CARSON CITY -- A Christian-based group's anti-abortion petition will not appear on the November ballot.
A national leader of the Personhood-USA movement said Thursday the group won't be able to collect the required number of signatures by Tuesday's deadline
The proposed constitutional amendment would halt abortions in Nevada.
PersonhoodUSA co-founder Keith Mason said the American Civil Liberties Union of Nevada and Planned Parenthood through litigation have "run out the clock on us" and prevented the organization from collecting the required 97,002 signatures to put the issue before voters.
The state Supreme Court still has not ruled on Personhood Nevada's appeal of a lower court decision that prevented the group from circulating its petition.
Carson City District Judge James T. Russell ruled Jan. 8 that the Personhood petition could not be circulated because its language was so vague that voters would not understand its intentions.
Personhood Nevada appealed the decision, and the Supreme Court held a hearing but has not yet issued its decision.
Mason said his group decided a month ago that an attempt to collect signatures in Nevada this year would be futile, but Personhood will start a new petition drive in 2012.
"We are committed to coming back to Nevada," Mason said. "We are building support for 2012."
He expects the state Supreme Court will overturn Russell's decision and rule the Personhood petition can be circulated in its present form.
If it does, then Personhood should be able to circulate its petition in 2012 without additional legal challenges, Mason said.
"The polling in Nevada we have done indicates we would prevail if we get it on the ballot," he said.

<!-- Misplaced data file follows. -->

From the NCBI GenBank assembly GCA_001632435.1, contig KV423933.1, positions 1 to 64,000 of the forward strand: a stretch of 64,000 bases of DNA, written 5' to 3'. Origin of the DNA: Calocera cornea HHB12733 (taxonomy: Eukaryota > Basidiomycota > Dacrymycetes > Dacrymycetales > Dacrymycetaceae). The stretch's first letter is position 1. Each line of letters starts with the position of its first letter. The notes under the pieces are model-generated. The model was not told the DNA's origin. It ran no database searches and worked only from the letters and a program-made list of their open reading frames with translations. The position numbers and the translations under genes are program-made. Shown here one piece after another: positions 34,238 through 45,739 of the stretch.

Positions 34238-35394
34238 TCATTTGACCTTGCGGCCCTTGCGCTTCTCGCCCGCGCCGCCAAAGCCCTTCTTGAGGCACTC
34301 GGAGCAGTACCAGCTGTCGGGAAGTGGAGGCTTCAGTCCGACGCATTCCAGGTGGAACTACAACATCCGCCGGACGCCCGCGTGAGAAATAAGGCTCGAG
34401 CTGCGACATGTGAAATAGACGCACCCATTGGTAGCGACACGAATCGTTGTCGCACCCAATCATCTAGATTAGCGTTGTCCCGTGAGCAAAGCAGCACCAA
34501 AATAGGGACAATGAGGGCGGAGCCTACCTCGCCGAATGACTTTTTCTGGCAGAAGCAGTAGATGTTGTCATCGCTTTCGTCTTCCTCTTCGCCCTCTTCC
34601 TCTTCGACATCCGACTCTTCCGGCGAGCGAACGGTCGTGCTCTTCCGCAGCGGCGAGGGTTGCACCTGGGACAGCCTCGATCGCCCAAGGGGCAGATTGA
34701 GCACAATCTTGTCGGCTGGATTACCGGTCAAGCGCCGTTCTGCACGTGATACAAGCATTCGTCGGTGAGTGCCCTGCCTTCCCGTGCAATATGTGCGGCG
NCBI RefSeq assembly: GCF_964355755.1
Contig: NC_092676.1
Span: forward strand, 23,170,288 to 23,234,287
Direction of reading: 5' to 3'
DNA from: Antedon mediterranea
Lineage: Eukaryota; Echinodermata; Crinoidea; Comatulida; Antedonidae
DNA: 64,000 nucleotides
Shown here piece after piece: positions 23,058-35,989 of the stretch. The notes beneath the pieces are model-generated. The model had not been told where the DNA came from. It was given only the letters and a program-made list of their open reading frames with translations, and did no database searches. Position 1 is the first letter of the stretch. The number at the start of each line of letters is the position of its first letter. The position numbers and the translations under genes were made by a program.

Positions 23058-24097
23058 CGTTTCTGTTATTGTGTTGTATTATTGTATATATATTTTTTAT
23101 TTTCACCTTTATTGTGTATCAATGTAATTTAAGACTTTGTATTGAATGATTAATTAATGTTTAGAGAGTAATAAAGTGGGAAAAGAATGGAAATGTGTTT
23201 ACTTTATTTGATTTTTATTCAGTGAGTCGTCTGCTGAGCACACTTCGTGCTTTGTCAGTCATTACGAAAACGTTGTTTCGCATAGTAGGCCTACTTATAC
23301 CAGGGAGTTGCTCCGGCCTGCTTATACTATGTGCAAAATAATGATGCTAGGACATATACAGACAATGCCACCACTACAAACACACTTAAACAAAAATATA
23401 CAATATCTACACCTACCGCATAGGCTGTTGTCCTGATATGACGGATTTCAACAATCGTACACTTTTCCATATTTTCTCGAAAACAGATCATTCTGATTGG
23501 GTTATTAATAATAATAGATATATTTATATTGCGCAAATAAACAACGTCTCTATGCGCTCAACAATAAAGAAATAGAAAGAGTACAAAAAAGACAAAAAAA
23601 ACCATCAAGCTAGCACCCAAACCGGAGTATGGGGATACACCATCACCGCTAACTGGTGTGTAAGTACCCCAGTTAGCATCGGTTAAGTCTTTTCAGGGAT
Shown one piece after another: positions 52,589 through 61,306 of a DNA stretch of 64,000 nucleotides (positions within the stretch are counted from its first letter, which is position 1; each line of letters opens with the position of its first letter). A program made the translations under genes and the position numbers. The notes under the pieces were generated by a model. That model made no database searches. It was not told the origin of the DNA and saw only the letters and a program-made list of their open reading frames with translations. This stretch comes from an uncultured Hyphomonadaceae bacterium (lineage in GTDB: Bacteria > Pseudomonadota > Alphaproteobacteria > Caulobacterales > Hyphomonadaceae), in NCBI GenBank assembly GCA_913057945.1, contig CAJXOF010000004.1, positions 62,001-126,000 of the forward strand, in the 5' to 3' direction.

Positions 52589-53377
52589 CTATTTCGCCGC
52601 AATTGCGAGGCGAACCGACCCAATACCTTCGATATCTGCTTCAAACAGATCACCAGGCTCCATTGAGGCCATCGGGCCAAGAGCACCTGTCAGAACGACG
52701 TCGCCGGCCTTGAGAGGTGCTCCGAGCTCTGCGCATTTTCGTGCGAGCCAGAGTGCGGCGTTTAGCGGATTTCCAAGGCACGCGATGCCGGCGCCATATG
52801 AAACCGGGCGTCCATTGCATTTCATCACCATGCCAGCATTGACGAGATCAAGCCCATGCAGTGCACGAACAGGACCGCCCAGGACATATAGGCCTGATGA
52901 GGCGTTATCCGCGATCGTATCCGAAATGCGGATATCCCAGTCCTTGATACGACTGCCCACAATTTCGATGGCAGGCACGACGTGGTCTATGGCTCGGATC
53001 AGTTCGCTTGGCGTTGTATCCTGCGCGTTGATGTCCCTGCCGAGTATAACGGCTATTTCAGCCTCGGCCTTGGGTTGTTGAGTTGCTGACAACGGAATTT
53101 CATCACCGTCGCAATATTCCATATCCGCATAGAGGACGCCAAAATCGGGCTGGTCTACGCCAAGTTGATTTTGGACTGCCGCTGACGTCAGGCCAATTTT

Lee Rowland, northern coordinator of the American Civil Liberties Union of Nevada, said she hoped the Supreme Court would have made a decision by this time but thinks the court will decide the language "was hopelessly vague."
The petition does not mention the word abortion.
Rowland denied the ACLU tried to use legal delays to hold up the collection of signatures.
"We fully cooperated with the defendant's request for an expedited schedule" of legal briefings, she said. "We didn't oppose motions to speed up the briefing. We worked hard to move this through the court as quickly as possible."
That said, Rowland added the ACLU felt bound to challenge a petition that she said was so vague that people could not understand what it meant.
PersonhoodUSA is trying in 30 states to pass laws or constitutional amendments that define all humans as "persons" from the moment of "biological development" to the natural end of their lives.
Colorado voters rejected by a 73 percent to 27 percent vote in 2008 a proposed constitutional amendment with language similar to the Nevada petition.
The PersonhoodUSA organization is seeking to find a legal way to overturn the 1973 Roe v. Wade decision by the U.S. Supreme Court, which allows abortions.
In that decision, Justice Harry Blackmun said if "personhood" could be established for a fetus, then the fetus's right to life would be guaranteed by the U.S. Constitution.
But 63 percent of Nevada voters in 1990 passed a ballot question that made Roe v. Wade part of Nevada law. The law cannot be changed without a vote of the people.
Olaf Vancura, president of Personhood Nevada, said in January that any birth control pill or other forms of contraception that end pregnancies or destroy "newly formed life" would be outlawed if voters approve their proposed constitutional amendment.
Birth control designed to prevent a pregnancy before one occurs would not be prohibited, he said.
"It is really very simple," said Vancura, who described himself as a scientist with a doctorate in physics.
"Our amendment is about life and the right to life. Forms of birth control that do not cause an abortion would not be prohibited. With an abortion, someone dies."
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